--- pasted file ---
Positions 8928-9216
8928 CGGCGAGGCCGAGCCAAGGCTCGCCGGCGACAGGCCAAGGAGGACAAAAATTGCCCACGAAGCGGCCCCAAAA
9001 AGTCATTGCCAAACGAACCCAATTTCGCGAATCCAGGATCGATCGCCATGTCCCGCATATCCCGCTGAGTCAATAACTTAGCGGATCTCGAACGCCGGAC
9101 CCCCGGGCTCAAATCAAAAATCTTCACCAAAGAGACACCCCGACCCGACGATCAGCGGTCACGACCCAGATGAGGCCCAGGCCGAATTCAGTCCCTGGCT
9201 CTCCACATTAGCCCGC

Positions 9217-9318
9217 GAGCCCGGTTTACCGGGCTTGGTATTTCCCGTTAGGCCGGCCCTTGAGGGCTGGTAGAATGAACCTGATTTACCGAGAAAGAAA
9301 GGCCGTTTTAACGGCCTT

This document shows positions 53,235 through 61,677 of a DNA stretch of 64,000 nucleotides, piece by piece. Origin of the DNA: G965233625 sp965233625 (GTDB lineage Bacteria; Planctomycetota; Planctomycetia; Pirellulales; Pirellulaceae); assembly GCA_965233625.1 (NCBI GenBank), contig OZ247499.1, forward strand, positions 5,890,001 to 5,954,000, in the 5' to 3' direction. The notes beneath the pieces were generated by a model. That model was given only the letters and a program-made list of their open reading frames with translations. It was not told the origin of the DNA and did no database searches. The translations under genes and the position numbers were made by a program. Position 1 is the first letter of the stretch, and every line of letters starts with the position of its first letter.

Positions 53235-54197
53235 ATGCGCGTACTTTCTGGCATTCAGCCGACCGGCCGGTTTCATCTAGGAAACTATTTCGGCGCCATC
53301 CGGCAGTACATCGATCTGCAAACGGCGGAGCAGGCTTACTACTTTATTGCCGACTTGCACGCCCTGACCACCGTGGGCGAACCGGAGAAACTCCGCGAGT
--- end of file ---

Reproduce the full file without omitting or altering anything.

Positions 8928-9216
8928 CGGCGAGGCCGAGCCAAGGCTCGCCGGCGACAGGCCAAGGAGGACAAAAATTGCCCACGAAGCGGCCCCAAAA
9001 AGTCATTGCCAAACGAACCCAATTTCGCGAATCCAGGATCGATCGCCATGTCCCGCATATCCCGCTGAGTCAATAACTTAGCGGATCTCGAACGCCGGAC
9101 CCCCGGGCTCAAATCAAAAATCTTCACCAAAGAGACACCCCGACCCGACGATCAGCGGTCACGACCCAGATGAGGCCCAGGCCGAATTCAGTCCCTGGCT
9201 CTCCACATTAGCCCGC

Positions 9217-9318
9217 GAGCCCGGTTTACCGGGCTTGGTATTTCCCGTTAGGCCGGCCCTTGAGGGCTGGTAGAATGAACCTGATTTACCGAGAAAGAAA
9301 GGCCGTTTTAACGGCCTT

This document shows positions 53,235 through 61,677 of a DNA stretch of 64,000 nucleotides, piece by piece. Origin of the DNA: G965233625 sp965233625 (GTDB lineage Bacteria; Planctomycetota; Planctomycetia; Pirellulales; Pirellulaceae); assembly GCA_965233625.1 (NCBI GenBank), contig OZ247499.1, forward strand, positions 5,890,001 to 5,954,000, in the 5' to 3' direction. The notes beneath the pieces were generated by a model. That model was given only the letters and a program-made list of their open reading frames with translations. It was not told the origin of the DNA and did no database searches. The translations under genes and the position numbers were made by a program. Position 1 is the first letter of the stretch, and every line of letters starts with the position of its first letter.

Positions 53235-54197
53235 ATGCGCGTACTTTCTGGCATTCAGCCGACCGGCCGGTTTCATCTAGGAAACTATTTCGGCGCCATC
53301 CGGCAGTACATCGATCTGCAAACGGCGGAGCAGGCTTACTACTTTATTGCCGACTTGCACGCCCTGACCACCGTGGGCGAACCGGAGAAACTCCGCGAGT